Strategies to enhace the opportunities for development
Since the early 1990s, there has been a growing policy change focus on sustainable use and increased local participation. There is a realization that a “fences-and-fines” approach leads to even more conflicts, unacceptable social inequity, and ultimately the destruction of the resources themselves. A “use it or lose it” philosophy has taken root. The various community-based natural resource management (CBNRM) approaches have yielded mixed results. Nearly all countries are providing greater legitimacy for the involvement of people in natural resources management. A slow but steady change in focus is under way, shifting from the biological challenges to confronting the social and economic issues. In Kenya, for instance, a national land policy is being formulated through a consultative and participatory process. This should open up new opportunities for people wishing to invest in conservation and the sustainable use of biological diversity.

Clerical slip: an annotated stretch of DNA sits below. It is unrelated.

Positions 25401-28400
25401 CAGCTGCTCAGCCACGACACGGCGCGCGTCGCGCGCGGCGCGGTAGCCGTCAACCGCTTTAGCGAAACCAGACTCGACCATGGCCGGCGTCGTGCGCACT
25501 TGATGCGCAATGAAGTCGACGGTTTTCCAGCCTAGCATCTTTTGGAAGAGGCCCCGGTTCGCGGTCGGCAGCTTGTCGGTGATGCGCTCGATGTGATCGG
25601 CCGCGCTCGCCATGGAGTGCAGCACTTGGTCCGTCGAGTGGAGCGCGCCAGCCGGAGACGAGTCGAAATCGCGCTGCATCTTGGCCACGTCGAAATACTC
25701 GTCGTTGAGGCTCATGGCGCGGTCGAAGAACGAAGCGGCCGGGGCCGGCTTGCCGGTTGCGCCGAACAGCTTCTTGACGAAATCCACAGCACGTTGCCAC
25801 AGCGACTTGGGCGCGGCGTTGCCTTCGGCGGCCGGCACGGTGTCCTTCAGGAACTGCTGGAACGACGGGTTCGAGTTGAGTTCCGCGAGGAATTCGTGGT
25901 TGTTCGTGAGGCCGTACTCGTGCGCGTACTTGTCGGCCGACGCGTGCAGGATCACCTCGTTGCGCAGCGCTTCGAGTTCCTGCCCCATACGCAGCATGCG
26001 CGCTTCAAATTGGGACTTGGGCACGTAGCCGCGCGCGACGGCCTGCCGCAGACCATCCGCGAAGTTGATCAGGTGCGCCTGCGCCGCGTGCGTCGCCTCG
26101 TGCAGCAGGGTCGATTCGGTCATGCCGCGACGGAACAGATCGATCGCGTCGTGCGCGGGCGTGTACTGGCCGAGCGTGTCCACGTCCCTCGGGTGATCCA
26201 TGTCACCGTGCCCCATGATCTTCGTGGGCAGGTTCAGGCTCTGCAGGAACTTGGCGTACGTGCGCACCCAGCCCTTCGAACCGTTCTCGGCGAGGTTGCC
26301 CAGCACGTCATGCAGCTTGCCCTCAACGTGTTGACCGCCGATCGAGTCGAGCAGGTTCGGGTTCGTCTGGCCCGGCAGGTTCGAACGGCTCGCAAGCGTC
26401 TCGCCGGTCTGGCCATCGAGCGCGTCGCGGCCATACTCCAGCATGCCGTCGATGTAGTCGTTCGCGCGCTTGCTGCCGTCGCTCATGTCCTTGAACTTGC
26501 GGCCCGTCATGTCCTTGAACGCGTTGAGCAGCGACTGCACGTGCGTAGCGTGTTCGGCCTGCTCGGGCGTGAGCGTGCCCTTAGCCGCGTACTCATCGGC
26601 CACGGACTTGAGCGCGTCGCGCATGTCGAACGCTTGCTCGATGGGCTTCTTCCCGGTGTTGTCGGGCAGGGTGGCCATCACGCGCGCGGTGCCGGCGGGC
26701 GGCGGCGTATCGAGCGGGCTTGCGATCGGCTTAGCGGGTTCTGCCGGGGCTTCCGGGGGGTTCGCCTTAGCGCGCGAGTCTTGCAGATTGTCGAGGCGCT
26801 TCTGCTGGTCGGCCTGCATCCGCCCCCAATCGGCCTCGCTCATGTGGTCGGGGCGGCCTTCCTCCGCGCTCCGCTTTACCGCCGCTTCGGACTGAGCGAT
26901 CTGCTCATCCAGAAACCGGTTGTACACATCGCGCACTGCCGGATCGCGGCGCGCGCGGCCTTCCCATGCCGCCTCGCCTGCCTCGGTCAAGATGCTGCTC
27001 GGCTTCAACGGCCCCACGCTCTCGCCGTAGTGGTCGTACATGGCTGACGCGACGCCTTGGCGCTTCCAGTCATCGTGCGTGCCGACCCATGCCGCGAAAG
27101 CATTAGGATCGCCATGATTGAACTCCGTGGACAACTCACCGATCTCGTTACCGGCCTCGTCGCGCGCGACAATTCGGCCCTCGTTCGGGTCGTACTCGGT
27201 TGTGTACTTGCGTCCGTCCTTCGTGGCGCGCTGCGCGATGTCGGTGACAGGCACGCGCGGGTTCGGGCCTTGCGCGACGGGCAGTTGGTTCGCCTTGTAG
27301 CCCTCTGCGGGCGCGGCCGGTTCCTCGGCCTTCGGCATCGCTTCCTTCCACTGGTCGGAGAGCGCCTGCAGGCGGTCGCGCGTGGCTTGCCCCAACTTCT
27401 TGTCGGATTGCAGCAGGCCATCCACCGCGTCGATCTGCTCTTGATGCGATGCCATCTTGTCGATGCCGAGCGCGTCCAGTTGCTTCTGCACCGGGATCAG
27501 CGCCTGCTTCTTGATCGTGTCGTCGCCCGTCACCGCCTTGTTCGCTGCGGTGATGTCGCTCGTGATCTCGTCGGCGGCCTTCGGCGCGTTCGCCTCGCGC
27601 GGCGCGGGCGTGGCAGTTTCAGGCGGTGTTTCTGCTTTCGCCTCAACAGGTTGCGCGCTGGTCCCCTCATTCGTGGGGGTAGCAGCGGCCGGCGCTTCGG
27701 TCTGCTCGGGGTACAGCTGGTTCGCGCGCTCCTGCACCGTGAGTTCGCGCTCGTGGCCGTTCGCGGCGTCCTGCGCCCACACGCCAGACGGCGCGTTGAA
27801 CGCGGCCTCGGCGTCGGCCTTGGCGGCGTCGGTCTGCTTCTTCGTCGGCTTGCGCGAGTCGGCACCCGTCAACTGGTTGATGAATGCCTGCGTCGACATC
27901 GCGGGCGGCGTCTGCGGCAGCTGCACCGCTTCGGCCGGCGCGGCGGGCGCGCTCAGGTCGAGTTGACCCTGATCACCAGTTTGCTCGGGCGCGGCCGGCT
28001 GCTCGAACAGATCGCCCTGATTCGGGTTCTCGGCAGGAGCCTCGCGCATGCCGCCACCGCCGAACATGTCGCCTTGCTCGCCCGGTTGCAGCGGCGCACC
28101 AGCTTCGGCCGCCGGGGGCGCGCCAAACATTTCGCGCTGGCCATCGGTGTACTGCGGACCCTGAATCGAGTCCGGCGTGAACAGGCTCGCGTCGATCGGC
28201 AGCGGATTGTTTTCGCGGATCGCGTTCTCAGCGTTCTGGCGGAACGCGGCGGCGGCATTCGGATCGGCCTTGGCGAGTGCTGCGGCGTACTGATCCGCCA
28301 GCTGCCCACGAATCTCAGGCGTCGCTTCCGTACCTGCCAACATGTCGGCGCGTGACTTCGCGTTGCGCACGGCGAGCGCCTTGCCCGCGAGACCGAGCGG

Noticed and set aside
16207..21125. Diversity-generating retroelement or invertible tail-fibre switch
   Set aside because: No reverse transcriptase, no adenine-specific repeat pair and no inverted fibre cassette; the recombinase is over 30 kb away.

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Source: United Nations Environment Programme (Content Partner); Kevin J. Caley (Topic Editor). 2007. "Eastern Africa and biodiversity." In: Encyclopedia of Earth. Eds. Cutler J. Cleveland (Washington, D.C.: Environmental Information Coalition, National Council for Science and the Environment). [First published February 26, 2007; Last revised April 13, 2007; Retrieved April 13, 2007]. http://www.eoearth.org/article/Eastern_Africa_and_biodiversity. All text is available under the terms of the Creative Commons Attribution-Share Alike license.species richness, abundance and genetic vigour.